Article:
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Why children should ditch school backpacks

Kids

Quarter of children are carrying more than 20 percent of their body weight in the bags.

Backpacks – a fashion accessory popular among children worldwide. Used to transport books, lunches and stationary to and from school, not many would think it could cause any health problems. But new research suggests that they could in fact be harming the posture of many youngsters across the planet.

In fact, scientists claim that children should stick to transporting their items on wheels – in the form of trolleys, to reduce the damage done to their spines.

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File photo: Just under half of all schoolchildren are carrying an amount higher than what is deemed safe on a daily basis. Picture: Reuters

Spanish researchers assessed a total of 78 schoolchildren who were aged between six and 12. All of them carried their usual backpack to a laboratory for several weeks, which contained all the material they need. Body composition tests were performed to determine the percentage of fat and muscle mass.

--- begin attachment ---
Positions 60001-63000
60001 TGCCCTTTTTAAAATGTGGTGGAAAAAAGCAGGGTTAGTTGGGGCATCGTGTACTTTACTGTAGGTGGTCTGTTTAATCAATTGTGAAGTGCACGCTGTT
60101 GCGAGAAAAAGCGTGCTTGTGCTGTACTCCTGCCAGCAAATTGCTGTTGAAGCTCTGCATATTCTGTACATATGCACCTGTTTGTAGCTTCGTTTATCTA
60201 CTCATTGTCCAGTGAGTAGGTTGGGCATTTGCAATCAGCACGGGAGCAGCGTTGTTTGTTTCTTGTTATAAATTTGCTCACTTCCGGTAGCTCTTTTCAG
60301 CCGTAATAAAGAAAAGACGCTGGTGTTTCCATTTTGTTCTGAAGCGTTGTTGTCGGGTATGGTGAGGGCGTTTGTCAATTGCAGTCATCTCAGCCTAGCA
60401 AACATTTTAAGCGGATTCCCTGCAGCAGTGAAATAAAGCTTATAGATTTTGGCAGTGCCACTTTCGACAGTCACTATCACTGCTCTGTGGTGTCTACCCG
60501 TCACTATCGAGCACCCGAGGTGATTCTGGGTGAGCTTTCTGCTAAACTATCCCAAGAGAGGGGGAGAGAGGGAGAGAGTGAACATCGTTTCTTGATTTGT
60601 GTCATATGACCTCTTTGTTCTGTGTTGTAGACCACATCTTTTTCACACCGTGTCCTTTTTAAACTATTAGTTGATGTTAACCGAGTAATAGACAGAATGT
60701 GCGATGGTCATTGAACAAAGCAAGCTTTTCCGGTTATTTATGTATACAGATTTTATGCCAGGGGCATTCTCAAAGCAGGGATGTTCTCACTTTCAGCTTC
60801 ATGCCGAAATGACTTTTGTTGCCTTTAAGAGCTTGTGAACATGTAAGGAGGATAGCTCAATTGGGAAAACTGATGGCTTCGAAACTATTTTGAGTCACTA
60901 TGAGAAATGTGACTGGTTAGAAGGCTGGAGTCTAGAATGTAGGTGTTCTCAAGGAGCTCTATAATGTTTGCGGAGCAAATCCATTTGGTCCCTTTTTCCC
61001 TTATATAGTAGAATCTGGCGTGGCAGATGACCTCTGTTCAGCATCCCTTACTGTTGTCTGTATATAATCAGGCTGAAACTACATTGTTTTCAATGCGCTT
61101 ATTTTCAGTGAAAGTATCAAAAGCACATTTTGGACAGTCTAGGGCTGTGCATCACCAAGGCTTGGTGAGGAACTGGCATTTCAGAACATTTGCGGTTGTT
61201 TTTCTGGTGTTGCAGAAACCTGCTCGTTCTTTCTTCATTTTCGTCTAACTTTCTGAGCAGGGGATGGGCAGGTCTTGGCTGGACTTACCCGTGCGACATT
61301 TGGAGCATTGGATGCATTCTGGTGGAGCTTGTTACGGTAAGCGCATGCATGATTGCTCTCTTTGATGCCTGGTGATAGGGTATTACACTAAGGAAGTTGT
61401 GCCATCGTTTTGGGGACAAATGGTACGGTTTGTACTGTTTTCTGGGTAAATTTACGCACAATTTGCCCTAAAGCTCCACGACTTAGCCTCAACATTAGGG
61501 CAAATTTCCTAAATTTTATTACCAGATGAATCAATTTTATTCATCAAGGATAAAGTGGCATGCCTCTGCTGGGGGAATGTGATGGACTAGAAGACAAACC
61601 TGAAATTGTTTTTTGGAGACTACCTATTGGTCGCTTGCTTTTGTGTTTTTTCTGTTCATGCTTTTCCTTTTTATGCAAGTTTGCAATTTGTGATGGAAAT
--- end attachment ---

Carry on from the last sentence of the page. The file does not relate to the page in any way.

They also calculated the weight of the trolley or backpack to find out the relationship with the child's body weight. They found nearly a quarter of girls are carrying more than 20 percent of their body weight in the bags – above the recommended 15 percent. While just under half of all schoolchildren are carrying an amount higher than what is deemed safe on a daily basis.

Study author Eva Orantes, from the University of Granada, said: "We found some alarming data. 'We can say that pulling a trolley, provided it is within the load recommendations of between 10 and 15 percent of the child’s weight, is more beneficial to them than using a backpack with the same weight."

The researchers also found that 97 percent of backpackers think their accessory is always heavy. This was compared to the 85 percent of trolley users who felt the same – despite always weighing more. In addition, 43 percent of those who carry backpacks each day reported back pain – 12 percent greater than children with trolleys.

The study was published in the journal Gait & Posture.

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